The full-length, definitive biography of Bobby Fischer, with lots of previously unknown material. Includes photos, many never before published.
Only Frank Brady, who met Fischer when Bobby was only 10 and shared with him some of his most dramatic triumphs, could have written this book.
Drawing from Fischer family archives, recently released FBI files, and Bobby’s own emails, this account describes the entire odyssey that took Fischer from an impoverished childhood to the covers of Time, Life and Newsweek to recognition as “the most famous man in the world” to notorious recluse.
At first all one noticed was how gifted Bobby was. Possessing a 181 I.Q. and remarkable powers of concentration, he memorized hundreds of chess books in several languages, and he was only 13 when he became the youngest chess master in U.S. history.
But his strange behavior started early. In 1972, at the historic Cold War showdown in Reykjavik, Iceland, where he faced Soviet champion Boris Spassky, Fischer made headlines with hundreds of petty demands that nearly ended the competition.
It was merely a prelude to what was to come.
Arriving back in the United States to a hero’s welcome, Bobby was mobbed wherever he went - a figure as exotic and improbable as any American pop culture had yet produced. Commercial sponsorship offers poured in, but Bobby demurred. Instead, he began tithing his limited money to an apocalyptic religion and devouring anti-Semitic literature.
After years of poverty and a stint living on Los Angeles’ Skid Row, Bobby remerged in 1992 to play Spassky in a multi-million dollar rematch—but the experience only deepened a paranoia that had formed years earlier when he came to believe that the Soviets wanted him dead for taking away “their” title.
When the dust settled, Bobby was a wanted man—transformed into an international fugitive because of his decision to play in Montenegro despite U.S. sanctions. Fearing for his life, Bobby lived the life of a celebrity fugitive – one drawn increasingly to the bizarre.
Mafiosi, Nazis, odd attempts to breed an heir who could perpetuate his chess-genius DNA—all are woven into his late-life tapestry. Despite his incomprehensible behavior, there were many who remained fiercely loyal to him.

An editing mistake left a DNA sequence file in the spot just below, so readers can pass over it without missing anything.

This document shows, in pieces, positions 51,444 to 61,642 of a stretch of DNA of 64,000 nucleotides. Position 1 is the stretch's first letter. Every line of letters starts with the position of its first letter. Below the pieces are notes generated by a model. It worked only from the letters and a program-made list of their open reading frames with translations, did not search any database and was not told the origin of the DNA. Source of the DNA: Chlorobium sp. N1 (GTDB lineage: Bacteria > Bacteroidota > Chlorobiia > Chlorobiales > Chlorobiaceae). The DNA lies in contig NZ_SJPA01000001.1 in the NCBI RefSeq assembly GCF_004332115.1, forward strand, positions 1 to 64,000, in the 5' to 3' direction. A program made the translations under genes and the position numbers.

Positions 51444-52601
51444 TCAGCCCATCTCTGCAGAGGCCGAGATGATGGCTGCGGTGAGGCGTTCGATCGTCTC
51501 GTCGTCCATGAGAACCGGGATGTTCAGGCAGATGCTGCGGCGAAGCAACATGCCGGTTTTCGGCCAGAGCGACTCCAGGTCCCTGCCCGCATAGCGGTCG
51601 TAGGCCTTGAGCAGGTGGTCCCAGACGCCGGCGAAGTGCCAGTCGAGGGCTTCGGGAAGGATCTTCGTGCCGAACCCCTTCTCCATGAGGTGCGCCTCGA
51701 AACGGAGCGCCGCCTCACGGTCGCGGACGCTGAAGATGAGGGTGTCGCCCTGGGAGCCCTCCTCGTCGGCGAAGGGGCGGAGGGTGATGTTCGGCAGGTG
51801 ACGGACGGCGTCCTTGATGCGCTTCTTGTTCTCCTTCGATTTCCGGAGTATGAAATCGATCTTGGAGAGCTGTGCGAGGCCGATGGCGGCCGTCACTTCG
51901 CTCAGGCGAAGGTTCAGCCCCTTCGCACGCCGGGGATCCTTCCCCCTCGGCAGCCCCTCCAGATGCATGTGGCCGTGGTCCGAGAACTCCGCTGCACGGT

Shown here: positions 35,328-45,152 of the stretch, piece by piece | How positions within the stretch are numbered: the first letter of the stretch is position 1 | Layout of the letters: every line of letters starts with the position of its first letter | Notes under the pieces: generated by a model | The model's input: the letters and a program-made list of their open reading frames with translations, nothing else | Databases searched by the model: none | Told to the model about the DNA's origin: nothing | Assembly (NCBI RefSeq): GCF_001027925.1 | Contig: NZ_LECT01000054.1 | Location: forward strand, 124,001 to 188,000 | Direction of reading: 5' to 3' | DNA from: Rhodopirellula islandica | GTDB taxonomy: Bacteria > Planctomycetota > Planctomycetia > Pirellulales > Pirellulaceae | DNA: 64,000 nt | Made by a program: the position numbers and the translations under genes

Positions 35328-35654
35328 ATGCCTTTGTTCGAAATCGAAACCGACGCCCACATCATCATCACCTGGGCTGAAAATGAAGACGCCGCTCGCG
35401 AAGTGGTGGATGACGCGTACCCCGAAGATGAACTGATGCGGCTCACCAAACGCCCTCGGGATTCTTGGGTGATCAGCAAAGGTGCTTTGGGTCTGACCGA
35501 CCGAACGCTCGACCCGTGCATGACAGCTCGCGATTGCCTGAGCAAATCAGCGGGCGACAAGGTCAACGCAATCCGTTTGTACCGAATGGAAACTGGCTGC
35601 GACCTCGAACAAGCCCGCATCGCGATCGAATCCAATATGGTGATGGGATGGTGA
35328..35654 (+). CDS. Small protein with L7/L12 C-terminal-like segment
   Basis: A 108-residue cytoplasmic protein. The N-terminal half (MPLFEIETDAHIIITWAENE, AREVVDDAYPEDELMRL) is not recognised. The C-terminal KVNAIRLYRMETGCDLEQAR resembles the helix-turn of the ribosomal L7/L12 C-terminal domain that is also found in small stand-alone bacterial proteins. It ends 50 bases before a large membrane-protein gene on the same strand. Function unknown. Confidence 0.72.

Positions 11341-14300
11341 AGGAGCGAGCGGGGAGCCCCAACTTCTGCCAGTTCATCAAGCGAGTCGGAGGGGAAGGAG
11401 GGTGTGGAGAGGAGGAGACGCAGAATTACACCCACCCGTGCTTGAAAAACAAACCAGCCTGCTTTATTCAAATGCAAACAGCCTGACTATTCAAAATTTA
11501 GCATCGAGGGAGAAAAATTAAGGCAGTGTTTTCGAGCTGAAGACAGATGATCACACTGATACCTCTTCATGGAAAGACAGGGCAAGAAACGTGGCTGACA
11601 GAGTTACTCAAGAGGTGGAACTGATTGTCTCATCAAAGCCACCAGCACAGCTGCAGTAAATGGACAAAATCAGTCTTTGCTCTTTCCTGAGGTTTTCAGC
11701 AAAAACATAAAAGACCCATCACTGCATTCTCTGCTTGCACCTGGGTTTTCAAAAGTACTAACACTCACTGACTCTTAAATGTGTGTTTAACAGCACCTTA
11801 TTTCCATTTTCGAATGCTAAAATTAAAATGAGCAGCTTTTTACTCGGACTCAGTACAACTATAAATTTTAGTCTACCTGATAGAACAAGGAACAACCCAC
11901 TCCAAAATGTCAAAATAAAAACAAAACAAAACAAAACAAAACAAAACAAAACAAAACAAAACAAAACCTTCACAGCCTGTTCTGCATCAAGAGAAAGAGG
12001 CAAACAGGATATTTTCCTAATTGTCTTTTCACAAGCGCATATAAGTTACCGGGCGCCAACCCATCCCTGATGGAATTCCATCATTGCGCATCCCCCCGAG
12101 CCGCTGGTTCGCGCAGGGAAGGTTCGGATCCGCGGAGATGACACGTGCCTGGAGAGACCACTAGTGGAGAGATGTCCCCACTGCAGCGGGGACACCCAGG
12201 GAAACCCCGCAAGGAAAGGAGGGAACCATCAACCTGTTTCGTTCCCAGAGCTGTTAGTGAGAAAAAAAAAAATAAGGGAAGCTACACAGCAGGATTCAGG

Why that was so is at least partly the subject of this book—one that at last answers the question: “Who was Bobby Fischer?"
Frank Brady is the author of numerous critically acclaimed biographies, including 'Citizen Welles', 'Onassis', and 'Bobby Fischer: Profile of a Prodigy' (the first edition of which appeared in the mid-1960’s and focuses on the young Bobby).
Al Lawrence, Chess Life: "No mere updating of his previous book on Fischer, 'Endgame' repeats only a tiny fraction of the older bio (..) Brady has produced what is a rare triumph in the chess world, a page-turner that should fascinate both serious chess players and non-players."
Jeremy Silman, author of 'How to Reassess Your Chess': “Fischer is America’s greatest antihero. This fascinating biography is filled with hope, Cold War intrigue, the fulfilment of genius, and an explosive fall from grace that is both deeply moving and, ultimately, profoundly sad.”
Janet Maslin, New York Times: "A rapt, intimate book, greatly helped by Brady’s acquaintance with Fischer (..) he also makes use of unusually good source material (..) fascinating."
David Shenk, author of 'The Genius in All of Us' and 'The Immortal Game': "Endgame' is rich in detail and insight. It is sympathetic and human, but not at all naive. I consider this book essential reading in the effort to understand Bobby Fischer and his place in our world."
John Watson, The Week In Chess: "This is a complete biography, with only a portion repeated from Brady's famous Profile of a Prodigy, and everything revised and rewritten based upon Brady's research over the last 40 years (..) Every Fischer fan will obviously want to read and discuss it."
Paul Hoffman, author of 'The Man Who Loved Only Numbers' and 'King's Gambit': "The definitive portrait of the greatest—and most disturbed—chess genius of all time.”
Robert Lipsyte, author of 'An Accidental Sportswriter': "Weird and fascinating ...Bravo, Brady."
Pat H. Broeske, New York Times bestselling coauthor of Howard Hughes 'The Untold Story': "You don't have to know the game of chess to be mesmerized by the dizzying and ultimate dark journey of the world's most heralded player (..) A riveting look at a tarnished icon."
Publishers Weekly: Engrossing (..) The Mozart of the chessboard is inseparable from the monster of paranoid egotism in this fascinating biography (..) Brady gives us a tragic narrative of a life that became a chess game."